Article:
Panettone is a traditional Italian staple around Christmas time. Shaped like a giant mushroom, its flaky consistency is something like a cross between croissant and donut dough. Although many grocery stores throughout Long Island sell boxes of imported panettone all the way from Milano where it originates, there is nothing like a hot homemade version fresh out of the oven. Not only is it delicious with a cup of piping hot espresso or a crisp flute of prosecco, it also makes a unique gift.
You’re probably wondering what the heck panettone means. Derived from the Milanese dialect term pan de ton meaning “bread of luxury,” panettone has an interesting history. My favorite theory dates its creation to the 1600s when a rich nobleman fell in love with a peasant baker he often watched while hunting for falcons. The poor baker girl used cornmeal to bake bread since flour was so expensive, creating dense and flat loaves that were hardly as delicate as she. Unable to watch from afar any longer, the nobleman disguised himself as a baker to be closer to his love. Soon, he realized how much he truly enjoyed baking. He sold his falcon gear to buy the expensive and prized flour that would soon become his legendary treats. He created a rich dough of sugar, yeast, egg, butter and dried fruit. Soon people all over Italy heard about the delicious bread and the nearby duchess convinced the nobleman’s father to allow him to marry the peasant baker girl. This dolce amore of his was truly a sweet success, as people came from afar to buy his bread of luxury.
Once you bake this you will understand why it is such a luxury! Since I can remember, my Italian mother has spent the week before Christmas baking up a storm. Upon trying it myself for the first time, I soon realized why it took a whole week! However, while time consuming, the recipe is fairly simple. It’s a great activity for a snow day or a lazy Christmas afternoon. My Mom has been using the same recipe from a cookbook from the ’90s called Fresh Ways with Italian Cooking my whole life. After some years, here is her tweaked adaptation. Buon natale!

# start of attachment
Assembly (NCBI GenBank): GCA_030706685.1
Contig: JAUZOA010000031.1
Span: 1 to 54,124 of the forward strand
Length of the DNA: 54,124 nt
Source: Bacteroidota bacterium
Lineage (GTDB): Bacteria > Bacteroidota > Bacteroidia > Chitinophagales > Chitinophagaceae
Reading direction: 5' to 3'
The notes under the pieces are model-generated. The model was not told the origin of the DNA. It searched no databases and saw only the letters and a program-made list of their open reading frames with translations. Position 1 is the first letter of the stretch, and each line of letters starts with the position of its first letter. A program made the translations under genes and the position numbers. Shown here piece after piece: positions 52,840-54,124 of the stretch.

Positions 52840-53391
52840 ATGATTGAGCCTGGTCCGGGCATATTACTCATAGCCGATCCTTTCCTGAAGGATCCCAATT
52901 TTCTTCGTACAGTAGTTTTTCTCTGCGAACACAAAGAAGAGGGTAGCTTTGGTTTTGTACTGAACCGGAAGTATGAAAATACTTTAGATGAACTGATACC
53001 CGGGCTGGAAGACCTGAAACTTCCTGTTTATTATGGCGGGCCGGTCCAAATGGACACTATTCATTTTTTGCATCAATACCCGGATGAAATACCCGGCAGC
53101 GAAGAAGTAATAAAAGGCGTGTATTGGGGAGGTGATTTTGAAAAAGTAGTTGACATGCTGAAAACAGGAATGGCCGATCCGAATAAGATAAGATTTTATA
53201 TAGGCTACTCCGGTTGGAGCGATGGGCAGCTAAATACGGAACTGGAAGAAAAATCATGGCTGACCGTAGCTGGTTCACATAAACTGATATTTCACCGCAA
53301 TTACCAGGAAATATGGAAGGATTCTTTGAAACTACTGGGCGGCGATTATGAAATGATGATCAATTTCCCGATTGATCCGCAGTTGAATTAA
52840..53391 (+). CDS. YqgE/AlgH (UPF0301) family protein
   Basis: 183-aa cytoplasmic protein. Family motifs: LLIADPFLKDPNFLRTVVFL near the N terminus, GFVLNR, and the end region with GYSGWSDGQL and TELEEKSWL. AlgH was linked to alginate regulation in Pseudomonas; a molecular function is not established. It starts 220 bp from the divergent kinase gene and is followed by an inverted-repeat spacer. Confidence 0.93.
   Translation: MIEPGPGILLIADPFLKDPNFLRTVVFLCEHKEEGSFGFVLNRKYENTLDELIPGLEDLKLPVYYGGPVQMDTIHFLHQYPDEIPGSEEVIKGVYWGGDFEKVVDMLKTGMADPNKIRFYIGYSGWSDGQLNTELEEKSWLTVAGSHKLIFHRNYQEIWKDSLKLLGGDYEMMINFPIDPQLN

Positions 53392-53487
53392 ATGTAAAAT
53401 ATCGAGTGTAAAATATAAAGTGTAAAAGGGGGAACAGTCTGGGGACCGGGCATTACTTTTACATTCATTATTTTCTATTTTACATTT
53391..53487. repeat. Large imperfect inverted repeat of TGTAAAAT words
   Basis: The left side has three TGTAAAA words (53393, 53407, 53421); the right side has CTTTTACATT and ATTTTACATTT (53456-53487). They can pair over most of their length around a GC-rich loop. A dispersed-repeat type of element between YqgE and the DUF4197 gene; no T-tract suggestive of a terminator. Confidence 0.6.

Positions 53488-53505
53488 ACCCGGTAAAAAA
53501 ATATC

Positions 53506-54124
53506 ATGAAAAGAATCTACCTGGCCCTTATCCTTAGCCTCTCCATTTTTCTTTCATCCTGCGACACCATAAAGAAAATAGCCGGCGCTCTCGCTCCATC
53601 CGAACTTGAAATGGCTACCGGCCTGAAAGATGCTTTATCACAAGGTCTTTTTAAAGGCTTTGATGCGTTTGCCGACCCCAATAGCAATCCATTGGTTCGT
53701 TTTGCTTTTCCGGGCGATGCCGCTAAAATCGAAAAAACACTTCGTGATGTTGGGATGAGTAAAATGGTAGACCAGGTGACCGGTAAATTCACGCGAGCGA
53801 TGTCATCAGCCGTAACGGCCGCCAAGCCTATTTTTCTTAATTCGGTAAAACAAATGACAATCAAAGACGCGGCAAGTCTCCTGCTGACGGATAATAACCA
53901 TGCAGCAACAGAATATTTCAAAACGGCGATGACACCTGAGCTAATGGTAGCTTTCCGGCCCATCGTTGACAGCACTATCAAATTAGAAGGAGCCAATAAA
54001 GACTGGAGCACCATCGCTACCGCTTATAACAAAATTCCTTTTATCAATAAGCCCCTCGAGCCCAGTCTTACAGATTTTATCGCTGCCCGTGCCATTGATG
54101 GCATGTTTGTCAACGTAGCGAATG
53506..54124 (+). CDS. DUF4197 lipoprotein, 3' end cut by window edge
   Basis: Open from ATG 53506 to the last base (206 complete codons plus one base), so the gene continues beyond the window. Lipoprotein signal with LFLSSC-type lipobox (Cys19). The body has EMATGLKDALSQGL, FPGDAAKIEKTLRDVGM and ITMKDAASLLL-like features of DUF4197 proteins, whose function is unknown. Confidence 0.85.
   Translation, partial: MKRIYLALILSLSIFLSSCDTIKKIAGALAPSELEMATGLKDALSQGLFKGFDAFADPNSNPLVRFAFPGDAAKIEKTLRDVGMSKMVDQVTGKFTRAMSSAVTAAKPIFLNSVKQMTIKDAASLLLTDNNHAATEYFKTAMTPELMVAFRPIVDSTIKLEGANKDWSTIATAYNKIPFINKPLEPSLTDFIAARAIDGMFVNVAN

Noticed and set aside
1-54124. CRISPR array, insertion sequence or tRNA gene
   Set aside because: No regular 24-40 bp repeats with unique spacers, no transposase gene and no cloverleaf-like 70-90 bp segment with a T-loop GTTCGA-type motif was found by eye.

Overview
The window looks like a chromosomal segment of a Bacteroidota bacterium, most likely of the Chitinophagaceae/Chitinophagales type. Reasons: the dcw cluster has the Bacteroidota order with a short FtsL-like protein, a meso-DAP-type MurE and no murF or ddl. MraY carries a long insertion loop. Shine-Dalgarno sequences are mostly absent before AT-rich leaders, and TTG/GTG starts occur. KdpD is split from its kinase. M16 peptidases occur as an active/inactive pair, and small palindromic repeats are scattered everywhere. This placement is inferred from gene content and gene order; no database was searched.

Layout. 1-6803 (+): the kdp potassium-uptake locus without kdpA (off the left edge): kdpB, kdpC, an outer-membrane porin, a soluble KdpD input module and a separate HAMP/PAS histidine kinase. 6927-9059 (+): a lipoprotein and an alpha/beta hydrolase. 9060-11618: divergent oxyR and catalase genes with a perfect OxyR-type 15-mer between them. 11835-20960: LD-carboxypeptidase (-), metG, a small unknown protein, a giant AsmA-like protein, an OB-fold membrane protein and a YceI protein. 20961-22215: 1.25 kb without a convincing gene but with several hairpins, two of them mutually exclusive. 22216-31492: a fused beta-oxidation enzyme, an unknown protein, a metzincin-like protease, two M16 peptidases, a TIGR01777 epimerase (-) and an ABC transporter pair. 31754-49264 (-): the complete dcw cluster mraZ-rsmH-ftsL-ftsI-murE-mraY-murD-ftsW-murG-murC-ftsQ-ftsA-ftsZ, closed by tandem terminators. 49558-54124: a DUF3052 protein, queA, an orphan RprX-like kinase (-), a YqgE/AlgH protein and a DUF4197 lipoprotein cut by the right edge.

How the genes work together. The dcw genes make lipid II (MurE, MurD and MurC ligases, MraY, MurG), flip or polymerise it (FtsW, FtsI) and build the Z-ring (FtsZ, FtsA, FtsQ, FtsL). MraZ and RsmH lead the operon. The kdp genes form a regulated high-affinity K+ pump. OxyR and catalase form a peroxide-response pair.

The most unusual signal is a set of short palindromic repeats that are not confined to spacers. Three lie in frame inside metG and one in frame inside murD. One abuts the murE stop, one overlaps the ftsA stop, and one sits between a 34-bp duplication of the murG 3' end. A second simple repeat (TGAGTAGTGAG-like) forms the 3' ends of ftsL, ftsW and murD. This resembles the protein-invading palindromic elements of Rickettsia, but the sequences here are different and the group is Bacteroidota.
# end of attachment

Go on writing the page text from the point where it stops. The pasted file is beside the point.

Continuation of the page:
Inspired by original recipe from Sunset Cookbook: Fresh Ways with Italian Cooking by the Editors of Sunset Books & Sunset Magazines. Copyright: 1992. Editor: Elizabeth Hogan.
Mrs. Cosentino’s Pannetone
4 teaspoons dry yeast
3/4 cup warm water
1/2 cup sugar
½ teaspoon salt
1 stick butter (1/2 cup), room temperature
4 large egg yolks
2 teaspoons vanilla
3/4 teaspoons lemon zest
3 ¼ cups all-purpose flour
1 tablespoon butter, melted
3/4 cup diced candied citrus or raisins
1/4 cup whole roasted almonds, skins removed, chopped
1 large egg white
6 sugar cubes, coarsely crushed
2 small brown paper lunch bags
Sprinkle yeast over warm water in bowl of a mixer and let sit until foamy (about 5 minutes). Add sugar, salt, stick of butter, egg yolks, vanilla, lemon zest and 2 cups of flour. Mix on low speed until flour is moistened. Scrape excess flour stuck to insides of bowl to integrate. Mix on high for about 3 to 4 minutes until dough becomes glossy and starts to pull from sides of bowl. Switch to bread hook. With the mixer on low, slowly add remaining 1¼ cups of flour. Once integrated, mix on high for about 3 to 4 minutes until dough forms a ball and does not stick to the bowl. If dough is too sticky, add 1 teaspoon of flour at a time until it doesn’t stick. Place dough in a bowl, cover with plastic and two dishtowels and let rise in a warm place (next to a fire place is best) for about 1 hour until dough doubles in size. Meanwhile preheat oven to 350 degrees.
Place one paper bag inside the other and open bags. Fold over edges of bags until they are about 7 inches tall. Brush the tablespoon of melted butter on the inside of the bag. Make sure to completely cover the whole inside of the bag.
Once doubled in size, place dough on a floured surface and flatten slightly. Knead in candied citrus or raisins, ¼ cup at a time. Drop dough into buttered bag and cover again with plastic and dishtowels. Let rise for about 30-45 minutes until rises to just under the top of the bag.
Once dough has risen again, brush the top with egg whites. Sprinkle on crushed sugar cubes and chopped almonds. Place the bag in a loaf tray. Bake for 30 minutes at 350. Lower heat to 325 degrees and cook for another 30 minutes, or until a skewer inserted into the middle comes out clean. Removed and allow to cool.
To serve, tear off paper bag and cut vertically in triangular chunks.